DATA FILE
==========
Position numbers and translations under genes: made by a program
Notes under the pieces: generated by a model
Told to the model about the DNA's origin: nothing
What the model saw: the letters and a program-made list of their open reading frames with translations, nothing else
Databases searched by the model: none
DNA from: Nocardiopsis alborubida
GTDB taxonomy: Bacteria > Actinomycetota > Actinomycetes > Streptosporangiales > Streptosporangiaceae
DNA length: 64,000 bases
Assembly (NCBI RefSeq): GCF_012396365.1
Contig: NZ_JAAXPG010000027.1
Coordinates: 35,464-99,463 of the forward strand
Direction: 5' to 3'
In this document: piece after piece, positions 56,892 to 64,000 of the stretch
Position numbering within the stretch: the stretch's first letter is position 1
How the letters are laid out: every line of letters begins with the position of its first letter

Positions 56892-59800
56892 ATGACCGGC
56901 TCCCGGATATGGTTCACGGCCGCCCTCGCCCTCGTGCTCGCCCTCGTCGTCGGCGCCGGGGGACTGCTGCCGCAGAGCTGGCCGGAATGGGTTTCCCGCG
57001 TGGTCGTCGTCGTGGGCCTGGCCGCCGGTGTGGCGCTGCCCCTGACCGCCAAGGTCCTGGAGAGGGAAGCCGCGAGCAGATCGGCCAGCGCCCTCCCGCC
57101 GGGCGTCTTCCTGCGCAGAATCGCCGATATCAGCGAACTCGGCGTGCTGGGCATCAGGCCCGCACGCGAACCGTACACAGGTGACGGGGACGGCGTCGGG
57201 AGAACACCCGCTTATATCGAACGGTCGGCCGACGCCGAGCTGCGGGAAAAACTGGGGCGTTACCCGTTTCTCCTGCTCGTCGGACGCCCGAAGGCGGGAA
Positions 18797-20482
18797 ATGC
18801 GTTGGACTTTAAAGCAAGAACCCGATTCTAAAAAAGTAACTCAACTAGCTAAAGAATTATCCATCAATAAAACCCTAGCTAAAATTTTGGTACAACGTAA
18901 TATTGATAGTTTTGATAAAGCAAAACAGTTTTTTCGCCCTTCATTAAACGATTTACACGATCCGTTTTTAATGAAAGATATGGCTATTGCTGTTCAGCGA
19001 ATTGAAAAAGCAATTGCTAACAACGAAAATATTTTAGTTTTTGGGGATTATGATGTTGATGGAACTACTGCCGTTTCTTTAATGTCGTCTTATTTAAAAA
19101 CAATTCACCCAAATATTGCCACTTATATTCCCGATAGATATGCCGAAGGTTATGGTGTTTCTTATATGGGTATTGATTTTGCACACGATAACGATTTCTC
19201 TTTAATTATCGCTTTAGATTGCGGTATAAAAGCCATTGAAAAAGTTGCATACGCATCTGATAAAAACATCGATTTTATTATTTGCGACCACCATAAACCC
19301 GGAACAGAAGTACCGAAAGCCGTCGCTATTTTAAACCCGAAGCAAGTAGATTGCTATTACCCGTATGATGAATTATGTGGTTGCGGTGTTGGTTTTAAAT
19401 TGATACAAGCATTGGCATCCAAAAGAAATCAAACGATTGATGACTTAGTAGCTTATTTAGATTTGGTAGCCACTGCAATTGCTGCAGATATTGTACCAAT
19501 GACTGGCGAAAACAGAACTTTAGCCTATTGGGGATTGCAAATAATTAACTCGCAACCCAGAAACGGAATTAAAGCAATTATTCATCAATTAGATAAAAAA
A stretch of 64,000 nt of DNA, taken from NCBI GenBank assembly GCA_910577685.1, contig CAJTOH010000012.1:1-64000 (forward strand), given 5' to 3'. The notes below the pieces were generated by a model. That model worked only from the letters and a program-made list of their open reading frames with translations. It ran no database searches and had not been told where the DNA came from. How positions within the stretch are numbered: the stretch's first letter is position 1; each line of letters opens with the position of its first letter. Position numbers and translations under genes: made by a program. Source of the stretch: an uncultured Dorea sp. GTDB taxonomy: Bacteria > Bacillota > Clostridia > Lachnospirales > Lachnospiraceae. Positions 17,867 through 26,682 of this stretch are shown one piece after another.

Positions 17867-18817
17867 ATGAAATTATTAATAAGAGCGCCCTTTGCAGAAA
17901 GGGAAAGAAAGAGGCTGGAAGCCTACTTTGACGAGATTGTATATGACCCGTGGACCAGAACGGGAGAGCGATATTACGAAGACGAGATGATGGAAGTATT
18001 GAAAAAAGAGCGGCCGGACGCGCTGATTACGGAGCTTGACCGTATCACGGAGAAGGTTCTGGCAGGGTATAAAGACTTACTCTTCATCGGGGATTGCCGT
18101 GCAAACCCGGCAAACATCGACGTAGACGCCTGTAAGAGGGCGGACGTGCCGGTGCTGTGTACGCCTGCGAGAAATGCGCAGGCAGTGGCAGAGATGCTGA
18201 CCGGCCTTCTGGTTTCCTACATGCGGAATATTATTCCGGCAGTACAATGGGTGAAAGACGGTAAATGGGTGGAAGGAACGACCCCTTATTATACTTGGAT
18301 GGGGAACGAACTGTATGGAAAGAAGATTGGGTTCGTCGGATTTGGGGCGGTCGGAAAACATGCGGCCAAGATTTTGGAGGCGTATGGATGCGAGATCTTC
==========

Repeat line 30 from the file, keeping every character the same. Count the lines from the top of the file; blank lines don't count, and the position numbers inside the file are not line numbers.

19401 TGATACAAGCATTGGCATCCAAAAGAAATCAAACGATTGATGACTTAGTAGCTTATTTAGATTTGGTAGCCACTGCAATTGCTGCAGATATTGTACCAAT